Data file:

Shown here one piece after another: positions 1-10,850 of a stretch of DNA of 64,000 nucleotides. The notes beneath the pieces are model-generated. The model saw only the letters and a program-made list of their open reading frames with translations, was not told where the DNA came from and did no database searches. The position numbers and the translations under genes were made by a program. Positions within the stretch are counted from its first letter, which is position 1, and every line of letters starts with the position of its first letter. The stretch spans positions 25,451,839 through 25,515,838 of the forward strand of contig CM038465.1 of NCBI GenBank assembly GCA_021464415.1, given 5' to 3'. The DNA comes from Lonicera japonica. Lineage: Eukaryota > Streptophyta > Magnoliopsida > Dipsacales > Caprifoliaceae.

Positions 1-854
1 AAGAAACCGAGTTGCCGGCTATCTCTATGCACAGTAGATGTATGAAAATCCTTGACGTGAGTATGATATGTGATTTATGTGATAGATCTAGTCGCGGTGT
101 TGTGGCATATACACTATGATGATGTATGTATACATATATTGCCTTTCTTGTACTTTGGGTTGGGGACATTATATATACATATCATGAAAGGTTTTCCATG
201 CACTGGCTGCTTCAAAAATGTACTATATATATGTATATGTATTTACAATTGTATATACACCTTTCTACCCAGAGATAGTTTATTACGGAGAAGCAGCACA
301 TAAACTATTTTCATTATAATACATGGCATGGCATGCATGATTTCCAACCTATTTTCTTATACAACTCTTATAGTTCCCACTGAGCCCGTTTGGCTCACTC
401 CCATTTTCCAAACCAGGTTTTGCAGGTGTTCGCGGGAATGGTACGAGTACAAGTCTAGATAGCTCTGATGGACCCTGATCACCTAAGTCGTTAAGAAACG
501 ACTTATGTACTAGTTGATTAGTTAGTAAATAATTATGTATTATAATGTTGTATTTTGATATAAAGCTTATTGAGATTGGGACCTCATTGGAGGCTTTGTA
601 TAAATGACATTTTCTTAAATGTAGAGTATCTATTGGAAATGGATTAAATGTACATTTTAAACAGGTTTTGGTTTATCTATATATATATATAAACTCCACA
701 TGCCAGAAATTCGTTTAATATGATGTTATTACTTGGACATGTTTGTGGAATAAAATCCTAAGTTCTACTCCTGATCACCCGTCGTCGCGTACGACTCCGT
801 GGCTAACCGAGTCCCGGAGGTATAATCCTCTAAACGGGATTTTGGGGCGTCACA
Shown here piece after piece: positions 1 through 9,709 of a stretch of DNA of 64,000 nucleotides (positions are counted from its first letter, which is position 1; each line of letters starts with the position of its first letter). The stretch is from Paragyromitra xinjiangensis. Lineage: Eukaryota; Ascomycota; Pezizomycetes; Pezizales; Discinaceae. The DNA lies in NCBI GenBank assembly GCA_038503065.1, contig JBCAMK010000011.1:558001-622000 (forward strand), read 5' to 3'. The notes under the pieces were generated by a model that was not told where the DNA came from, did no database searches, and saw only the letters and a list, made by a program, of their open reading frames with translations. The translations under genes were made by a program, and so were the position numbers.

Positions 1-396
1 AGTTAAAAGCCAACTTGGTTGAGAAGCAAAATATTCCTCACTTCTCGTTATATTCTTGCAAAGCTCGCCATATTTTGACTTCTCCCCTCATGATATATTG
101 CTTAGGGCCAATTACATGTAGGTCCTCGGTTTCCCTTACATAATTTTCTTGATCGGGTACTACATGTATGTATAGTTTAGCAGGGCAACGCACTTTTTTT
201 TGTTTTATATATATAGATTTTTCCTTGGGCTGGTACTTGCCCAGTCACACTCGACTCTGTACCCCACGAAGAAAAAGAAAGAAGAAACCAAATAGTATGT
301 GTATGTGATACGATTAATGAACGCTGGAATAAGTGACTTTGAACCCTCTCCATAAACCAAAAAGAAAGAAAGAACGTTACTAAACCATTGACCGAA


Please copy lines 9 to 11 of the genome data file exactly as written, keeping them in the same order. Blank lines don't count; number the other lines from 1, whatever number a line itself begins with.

601 TAAATGACATTTTCTTAAATGTAGAGTATCTATTGGAAATGGATTAAATGTACATTTTAAACAGGTTTTGGTTTATCTATATATATATATAAACTCCACA
701 TGCCAGAAATTCGTTTAATATGATGTTATTACTTGGACATGTTTGTGGAATAAAATCCTAAGTTCTACTCCTGATCACCCGTCGTCGCGTACGACTCCGT
801 GGCTAACCGAGTCCCGGAGGTATAATCCTCTAAACGGGATTTTGGGGCGTCACA